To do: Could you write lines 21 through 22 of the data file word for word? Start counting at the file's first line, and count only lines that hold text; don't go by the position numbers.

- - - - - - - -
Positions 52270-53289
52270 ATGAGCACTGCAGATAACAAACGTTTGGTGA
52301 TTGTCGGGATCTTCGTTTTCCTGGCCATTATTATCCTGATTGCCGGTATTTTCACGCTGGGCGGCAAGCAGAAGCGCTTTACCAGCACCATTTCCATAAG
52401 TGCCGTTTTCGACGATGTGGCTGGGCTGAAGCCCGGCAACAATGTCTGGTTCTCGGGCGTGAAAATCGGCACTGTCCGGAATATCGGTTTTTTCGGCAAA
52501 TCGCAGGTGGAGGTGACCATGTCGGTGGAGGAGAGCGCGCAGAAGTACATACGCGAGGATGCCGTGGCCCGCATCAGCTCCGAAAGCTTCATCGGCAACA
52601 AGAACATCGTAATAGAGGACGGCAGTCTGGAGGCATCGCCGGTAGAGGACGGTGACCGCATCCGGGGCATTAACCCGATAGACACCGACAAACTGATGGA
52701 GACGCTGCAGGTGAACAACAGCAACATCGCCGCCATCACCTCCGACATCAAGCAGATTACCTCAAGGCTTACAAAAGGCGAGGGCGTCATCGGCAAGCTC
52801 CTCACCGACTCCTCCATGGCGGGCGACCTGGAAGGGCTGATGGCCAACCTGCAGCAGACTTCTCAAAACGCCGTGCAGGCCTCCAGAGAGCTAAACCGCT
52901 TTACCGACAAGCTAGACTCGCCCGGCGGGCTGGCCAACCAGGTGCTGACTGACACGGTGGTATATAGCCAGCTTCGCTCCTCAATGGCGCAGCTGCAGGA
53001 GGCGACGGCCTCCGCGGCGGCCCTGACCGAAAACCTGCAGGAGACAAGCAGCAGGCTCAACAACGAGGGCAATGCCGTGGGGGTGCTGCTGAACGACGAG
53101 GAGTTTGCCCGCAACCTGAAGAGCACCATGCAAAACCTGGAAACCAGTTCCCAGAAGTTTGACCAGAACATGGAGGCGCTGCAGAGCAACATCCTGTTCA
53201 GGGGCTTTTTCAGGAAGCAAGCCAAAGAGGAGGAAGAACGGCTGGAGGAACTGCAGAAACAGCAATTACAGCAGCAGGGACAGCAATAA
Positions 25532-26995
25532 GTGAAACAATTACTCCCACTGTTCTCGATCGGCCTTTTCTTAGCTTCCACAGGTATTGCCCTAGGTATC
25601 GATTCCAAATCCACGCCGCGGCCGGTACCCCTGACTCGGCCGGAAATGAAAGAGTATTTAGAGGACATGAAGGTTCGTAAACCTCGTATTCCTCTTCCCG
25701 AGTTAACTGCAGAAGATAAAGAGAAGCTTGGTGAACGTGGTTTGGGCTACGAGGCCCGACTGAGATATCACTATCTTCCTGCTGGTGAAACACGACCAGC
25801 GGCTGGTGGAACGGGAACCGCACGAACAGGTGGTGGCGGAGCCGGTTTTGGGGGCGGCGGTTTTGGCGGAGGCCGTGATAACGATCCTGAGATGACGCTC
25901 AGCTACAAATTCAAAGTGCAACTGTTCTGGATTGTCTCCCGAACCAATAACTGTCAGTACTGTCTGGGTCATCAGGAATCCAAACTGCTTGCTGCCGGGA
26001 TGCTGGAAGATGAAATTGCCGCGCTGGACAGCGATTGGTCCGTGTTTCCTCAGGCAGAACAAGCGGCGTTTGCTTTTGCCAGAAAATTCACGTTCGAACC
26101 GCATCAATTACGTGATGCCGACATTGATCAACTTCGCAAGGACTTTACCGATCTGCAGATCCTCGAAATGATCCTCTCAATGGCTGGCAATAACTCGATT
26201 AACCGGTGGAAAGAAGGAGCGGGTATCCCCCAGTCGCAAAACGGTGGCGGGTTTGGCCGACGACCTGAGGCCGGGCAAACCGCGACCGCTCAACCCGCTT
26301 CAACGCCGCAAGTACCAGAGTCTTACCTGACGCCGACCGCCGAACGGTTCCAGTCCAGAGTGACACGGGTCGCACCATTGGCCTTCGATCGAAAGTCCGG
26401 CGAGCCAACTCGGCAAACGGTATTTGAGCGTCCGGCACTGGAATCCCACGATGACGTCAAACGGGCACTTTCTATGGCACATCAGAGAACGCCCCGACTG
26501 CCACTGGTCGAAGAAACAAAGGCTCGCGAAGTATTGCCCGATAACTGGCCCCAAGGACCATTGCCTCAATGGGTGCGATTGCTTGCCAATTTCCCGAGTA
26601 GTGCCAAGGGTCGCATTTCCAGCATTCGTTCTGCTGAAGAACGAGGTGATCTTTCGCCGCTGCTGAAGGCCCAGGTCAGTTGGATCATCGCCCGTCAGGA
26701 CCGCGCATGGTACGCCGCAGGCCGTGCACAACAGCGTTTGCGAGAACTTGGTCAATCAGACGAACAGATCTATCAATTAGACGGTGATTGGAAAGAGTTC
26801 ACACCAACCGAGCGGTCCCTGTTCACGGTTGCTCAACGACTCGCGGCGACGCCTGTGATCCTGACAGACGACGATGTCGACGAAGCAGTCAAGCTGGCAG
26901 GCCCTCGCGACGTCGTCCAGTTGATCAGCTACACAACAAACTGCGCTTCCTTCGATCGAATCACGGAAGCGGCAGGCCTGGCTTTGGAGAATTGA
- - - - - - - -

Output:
26201 AACCGGTGGAAAGAAGGAGCGGGTATCCCCCAGTCGCAAAACGGTGGCGGGTTTGGCCGACGACCTGAGGCCGGGCAAACCGCGACCGCTCAACCCGCTT
26301 CAACGCCGCAAGTACCAGAGTCTTACCTGACGCCGACCGCCGAACGGTTCCAGTCCAGAGTGACACGGGTCGCACCATTGGCCTTCGATCGAAAGTCCGG